Do you get the jitters before auditions? If you’re like most people, the answer is “Yes!”
Auditions are always a little scary no matter how many you’ve been to. In a one minute song, you’ve got to make the casting team want to see more of you at callbacks. That’s high stakes.
Very often in high stakes situations we have highly inconvenient reactions. Shaky voice. Dry mouth. Fidgeting. We go red in the face.
A bad case of nerves can wreck an audition. If you’re not careful, nervous habits can become so distracting the director won’t remember all the great things about your performance.
While nerves are normal, don’t let your anxiety get in the way of showcasing all you have to offer.
A stress-free audition begins in your head. I hear from students all the time that they leave auditions feeling like they could’ve done better. They get down on themselves if it’s not perfect.
Negative self-talk will sabotage your audition every time.
“The real difficulty is to overcome how you think about
yourself.” –Maya Angelou
1. Allow yourself to make mistakes. Mistakes are fine and normal. Directors aren’t only looking at skill. They want to see how focused students are and how quickly they recover from mistakes.
If you mess up, stay in character and move on. All will be forgiven.
2. Arrive early to your audition. We do not perform our best when we’re in a rush. Give yourself plenty of time to check-in and get to know the audition room.
You’ve rehearsed your audition song hundreds of times at home. But the audition room doesn’t look anything like your living room!
New places can be unsettling. But the more time you spend in a place, the more it’ll feel like yours.
Ask where the bathroom is. Look at what’s on the walls. It may seem strange, but spending quality time with the audition room really helps you feel more comfortable.
3. Right before the audition do relaxation exercises, meditation or whatever tools you use to get centered.
When I need to clear the channels, I breathe in through my nose for four counts and out for four counts.
If self-doubt is familiar territory it is especially important that you stay in the moment. We all doubt ourselves sometimes. But at high stakes auditions you’ll want to shift your self-doubt to confidence on the spot.
Avoid focusing on getting the part. Instead, focus your mind on the work you’re about to do. Sometimes the best thing you can do is not wonder, not imagine, and not obsess.
“A mind troubled by doubt cannot focus on the
course to victory.” –Arthur Golden, author of Memoirs
of a Geisha
4. After auditioning, it’s only natural to analyze everything you did in the audition room. But don’t let your mind work overtime worrying about it for weeks. Let it go.
For me, this isn’t easy. Whenever I have an audition, presentation or meeting at work I replay what happened in my head for days.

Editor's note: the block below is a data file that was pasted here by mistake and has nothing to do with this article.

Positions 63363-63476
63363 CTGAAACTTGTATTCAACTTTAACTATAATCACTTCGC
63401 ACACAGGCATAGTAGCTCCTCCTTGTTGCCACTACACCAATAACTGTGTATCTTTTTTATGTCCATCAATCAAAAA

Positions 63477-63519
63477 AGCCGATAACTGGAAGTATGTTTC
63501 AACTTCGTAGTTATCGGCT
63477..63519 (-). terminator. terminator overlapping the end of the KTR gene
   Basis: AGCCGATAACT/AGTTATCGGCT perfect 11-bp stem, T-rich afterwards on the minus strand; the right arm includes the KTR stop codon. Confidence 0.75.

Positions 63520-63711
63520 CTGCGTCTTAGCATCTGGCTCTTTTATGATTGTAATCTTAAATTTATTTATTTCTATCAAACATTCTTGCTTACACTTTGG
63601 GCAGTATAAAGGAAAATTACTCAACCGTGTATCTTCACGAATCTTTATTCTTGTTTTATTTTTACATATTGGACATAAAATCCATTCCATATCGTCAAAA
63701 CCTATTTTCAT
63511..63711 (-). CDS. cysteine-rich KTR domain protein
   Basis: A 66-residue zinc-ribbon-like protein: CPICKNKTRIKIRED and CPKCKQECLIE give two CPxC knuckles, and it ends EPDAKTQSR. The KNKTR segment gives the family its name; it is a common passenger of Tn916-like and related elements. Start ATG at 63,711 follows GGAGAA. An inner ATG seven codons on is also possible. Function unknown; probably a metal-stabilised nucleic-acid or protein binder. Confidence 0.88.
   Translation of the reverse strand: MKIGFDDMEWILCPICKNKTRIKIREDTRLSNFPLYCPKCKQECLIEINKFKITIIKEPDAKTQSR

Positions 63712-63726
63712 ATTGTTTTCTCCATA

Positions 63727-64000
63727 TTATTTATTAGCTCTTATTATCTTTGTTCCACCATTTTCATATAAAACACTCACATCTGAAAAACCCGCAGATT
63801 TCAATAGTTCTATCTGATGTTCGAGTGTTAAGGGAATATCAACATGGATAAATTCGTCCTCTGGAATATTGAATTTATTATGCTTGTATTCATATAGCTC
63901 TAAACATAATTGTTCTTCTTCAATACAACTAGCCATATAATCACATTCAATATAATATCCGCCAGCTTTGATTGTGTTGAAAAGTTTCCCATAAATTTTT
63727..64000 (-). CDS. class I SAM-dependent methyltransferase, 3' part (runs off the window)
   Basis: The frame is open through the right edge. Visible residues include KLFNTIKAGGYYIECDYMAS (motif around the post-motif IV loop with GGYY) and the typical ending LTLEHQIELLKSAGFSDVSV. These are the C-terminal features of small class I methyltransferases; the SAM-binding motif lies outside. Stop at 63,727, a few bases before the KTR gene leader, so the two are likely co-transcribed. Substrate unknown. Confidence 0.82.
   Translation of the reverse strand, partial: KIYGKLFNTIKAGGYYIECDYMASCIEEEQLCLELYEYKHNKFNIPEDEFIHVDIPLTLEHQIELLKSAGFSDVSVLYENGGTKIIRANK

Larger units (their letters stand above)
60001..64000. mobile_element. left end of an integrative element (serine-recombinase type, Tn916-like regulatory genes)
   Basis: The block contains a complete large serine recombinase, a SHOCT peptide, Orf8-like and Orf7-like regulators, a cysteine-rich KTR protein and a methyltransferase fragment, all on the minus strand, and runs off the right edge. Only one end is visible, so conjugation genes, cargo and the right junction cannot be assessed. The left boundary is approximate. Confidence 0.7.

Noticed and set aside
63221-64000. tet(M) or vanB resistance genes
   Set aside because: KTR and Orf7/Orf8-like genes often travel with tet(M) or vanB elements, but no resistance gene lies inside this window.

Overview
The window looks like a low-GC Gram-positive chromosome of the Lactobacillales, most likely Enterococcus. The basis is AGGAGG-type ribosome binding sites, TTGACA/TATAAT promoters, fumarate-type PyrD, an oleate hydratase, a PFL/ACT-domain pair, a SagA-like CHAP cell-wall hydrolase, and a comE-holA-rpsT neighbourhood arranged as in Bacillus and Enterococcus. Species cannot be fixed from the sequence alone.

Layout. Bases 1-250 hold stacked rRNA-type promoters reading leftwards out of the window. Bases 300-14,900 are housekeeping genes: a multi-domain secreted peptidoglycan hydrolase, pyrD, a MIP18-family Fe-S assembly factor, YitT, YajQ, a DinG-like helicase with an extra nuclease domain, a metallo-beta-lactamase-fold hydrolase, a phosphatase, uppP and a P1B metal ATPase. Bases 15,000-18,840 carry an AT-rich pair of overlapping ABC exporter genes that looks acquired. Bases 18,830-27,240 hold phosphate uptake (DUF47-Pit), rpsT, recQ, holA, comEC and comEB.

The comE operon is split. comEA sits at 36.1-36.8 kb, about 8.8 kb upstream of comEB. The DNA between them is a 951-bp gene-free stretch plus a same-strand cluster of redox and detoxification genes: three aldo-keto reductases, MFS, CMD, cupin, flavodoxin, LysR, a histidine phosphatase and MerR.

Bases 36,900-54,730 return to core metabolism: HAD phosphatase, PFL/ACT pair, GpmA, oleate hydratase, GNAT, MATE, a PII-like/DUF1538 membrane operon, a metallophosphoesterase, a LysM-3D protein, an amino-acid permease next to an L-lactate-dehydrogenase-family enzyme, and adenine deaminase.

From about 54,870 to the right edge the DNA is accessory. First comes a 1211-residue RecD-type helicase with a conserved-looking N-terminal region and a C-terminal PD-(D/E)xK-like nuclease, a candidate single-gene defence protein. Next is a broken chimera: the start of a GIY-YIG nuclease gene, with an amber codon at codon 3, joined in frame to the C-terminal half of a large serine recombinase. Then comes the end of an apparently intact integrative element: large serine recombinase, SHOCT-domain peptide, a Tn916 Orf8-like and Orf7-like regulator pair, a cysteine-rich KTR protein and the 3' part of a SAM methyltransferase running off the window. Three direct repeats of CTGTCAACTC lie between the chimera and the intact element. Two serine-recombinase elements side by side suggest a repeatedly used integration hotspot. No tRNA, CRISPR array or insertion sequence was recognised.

Stop picking on yourself.
Keep yourself from stressing out and throw away whatever you brought to auditions before leaving the audition room. Trash extra resumes, nametag, and script if you were given one to read. What’s done is done.
“What occurred to me first is two simple words…Maybe
as simple as any two words in the English language –
over and next. And we don’t pay enough attention to them. When something is over, it is over. And we are onto the
next. And if there was to be a hammock in the middle,
between over and next, that would be what is meant by
living in the moment.” –Norman Lear in an NPR interview
A lot of the stress from auditions comes from internal obstacles that keep us from feeling capable.
But some issues that make us nervous are easy to get over. Like not enough practice.
5. Being prepared for your audition is the most reliable way to eliminate stress from your next audition. You’ve got one crack to make a good impression. So on audition day you want all your skill and competency to pour out.
Practice your audition from beginning to end, not just the song you’re going to sing. Practice walking into a room, giving your name, age and song title (called slating), singing your audition song, and leaving the room.
Too many times students come into an audition and seem sorry for taking up the director’s time. They have bad posture. Make faces when they mess up. And sing so softly you can’t hear them.
Let go of self-consciousness. Casting directors want you there and they want you to do well. Seriously. They need to cast the show and a great audition means they are closer to putting on a good show.
Getting nervous before auditions is something even the most experienced actors admit to feeling. But you can’t let your nerves get in your own way and keep you from showing your best work. A stress-free audition happens when you
Move on from making mistakes.
Arrive early to the audition.
Stop doubting yourself and focus your mind on the work you’re about to do.
Throw away extra resumes, nametag, and script before leaving the audition room.
For more help with auditions text StressFree to (760) 807-8654 and receive information about Center Stage Production’s next musical theatre workshop, A New Perspective on Auditions and Callbacks from Behind the Casting Table. Sitting on the other side of the table is something every actor should do. Students will take turns being casting director as the class auditions, holds callbacks and casts a show.